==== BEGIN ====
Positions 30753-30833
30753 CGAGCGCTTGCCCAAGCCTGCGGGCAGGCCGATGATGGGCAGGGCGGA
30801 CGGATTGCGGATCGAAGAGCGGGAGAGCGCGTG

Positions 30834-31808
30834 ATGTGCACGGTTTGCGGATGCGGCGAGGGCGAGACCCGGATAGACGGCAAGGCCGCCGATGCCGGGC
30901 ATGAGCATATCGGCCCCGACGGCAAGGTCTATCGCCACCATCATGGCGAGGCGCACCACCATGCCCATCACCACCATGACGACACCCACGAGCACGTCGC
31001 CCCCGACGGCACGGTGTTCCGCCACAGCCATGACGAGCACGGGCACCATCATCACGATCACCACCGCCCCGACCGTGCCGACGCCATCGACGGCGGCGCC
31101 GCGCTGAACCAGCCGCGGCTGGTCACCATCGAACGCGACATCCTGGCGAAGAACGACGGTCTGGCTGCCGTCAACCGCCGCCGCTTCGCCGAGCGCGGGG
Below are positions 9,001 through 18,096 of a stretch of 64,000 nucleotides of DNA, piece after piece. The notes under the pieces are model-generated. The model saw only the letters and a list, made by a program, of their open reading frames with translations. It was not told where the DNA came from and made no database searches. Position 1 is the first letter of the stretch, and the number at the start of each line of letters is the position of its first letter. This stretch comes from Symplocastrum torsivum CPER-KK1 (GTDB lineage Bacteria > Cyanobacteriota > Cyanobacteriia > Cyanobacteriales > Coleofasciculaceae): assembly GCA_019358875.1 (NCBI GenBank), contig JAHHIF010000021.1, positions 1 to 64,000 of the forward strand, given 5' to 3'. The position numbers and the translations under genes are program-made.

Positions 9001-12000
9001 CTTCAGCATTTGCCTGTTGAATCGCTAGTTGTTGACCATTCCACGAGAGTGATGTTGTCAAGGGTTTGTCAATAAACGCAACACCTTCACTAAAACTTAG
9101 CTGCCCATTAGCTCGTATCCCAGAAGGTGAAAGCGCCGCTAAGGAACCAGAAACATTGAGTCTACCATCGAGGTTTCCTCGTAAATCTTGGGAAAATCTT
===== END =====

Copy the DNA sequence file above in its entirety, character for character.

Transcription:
Positions 30753-30833
30753 CGAGCGCTTGCCCAAGCCTGCGGGCAGGCCGATGATGGGCAGGGCGGA
30801 CGGATTGCGGATCGAAGAGCGGGAGAGCGCGTG

Positions 30834-31808
30834 ATGTGCACGGTTTGCGGATGCGGCGAGGGCGAGACCCGGATAGACGGCAAGGCCGCCGATGCCGGGC
30901 ATGAGCATATCGGCCCCGACGGCAAGGTCTATCGCCACCATCATGGCGAGGCGCACCACCATGCCCATCACCACCATGACGACACCCACGAGCACGTCGC
31001 CCCCGACGGCACGGTGTTCCGCCACAGCCATGACGAGCACGGGCACCATCATCACGATCACCACCGCCCCGACCGTGCCGACGCCATCGACGGCGGCGCC
31101 GCGCTGAACCAGCCGCGGCTGGTCACCATCGAACGCGACATCCTGGCGAAGAACGACGGTCTGGCTGCCGTCAACCGCCGCCGCTTCGCCGAGCGCGGGG
Below are positions 9,001 through 18,096 of a stretch of 64,000 nucleotides of DNA, piece after piece. The notes under the pieces are model-generated. The model saw only the letters and a list, made by a program, of their open reading frames with translations. It was not told where the DNA came from and made no database searches. Position 1 is the first letter of the stretch, and the number at the start of each line of letters is the position of its first letter. This stretch comes from Symplocastrum torsivum CPER-KK1 (GTDB lineage Bacteria > Cyanobacteriota > Cyanobacteriia > Cyanobacteriales > Coleofasciculaceae): assembly GCA_019358875.1 (NCBI GenBank), contig JAHHIF010000021.1, positions 1 to 64,000 of the forward strand, given 5' to 3'. The position numbers and the translations under genes are program-made.

Positions 9001-12000
9001 CTTCAGCATTTGCCTGTTGAATCGCTAGTTGTTGACCATTCCACGAGAGTGATGTTGTCAAGGGTTTGTCAATAAACGCAACACCTTCACTAAAACTTAG
9101 CTGCCCATTAGCTCGTATCCCAGAAGGTGAAAGCGCCGCTAAGGAACCAGAAACATTGAGTCTACCATCGAGGTTTCCTCGTAAATCTTGGGAAAATCTT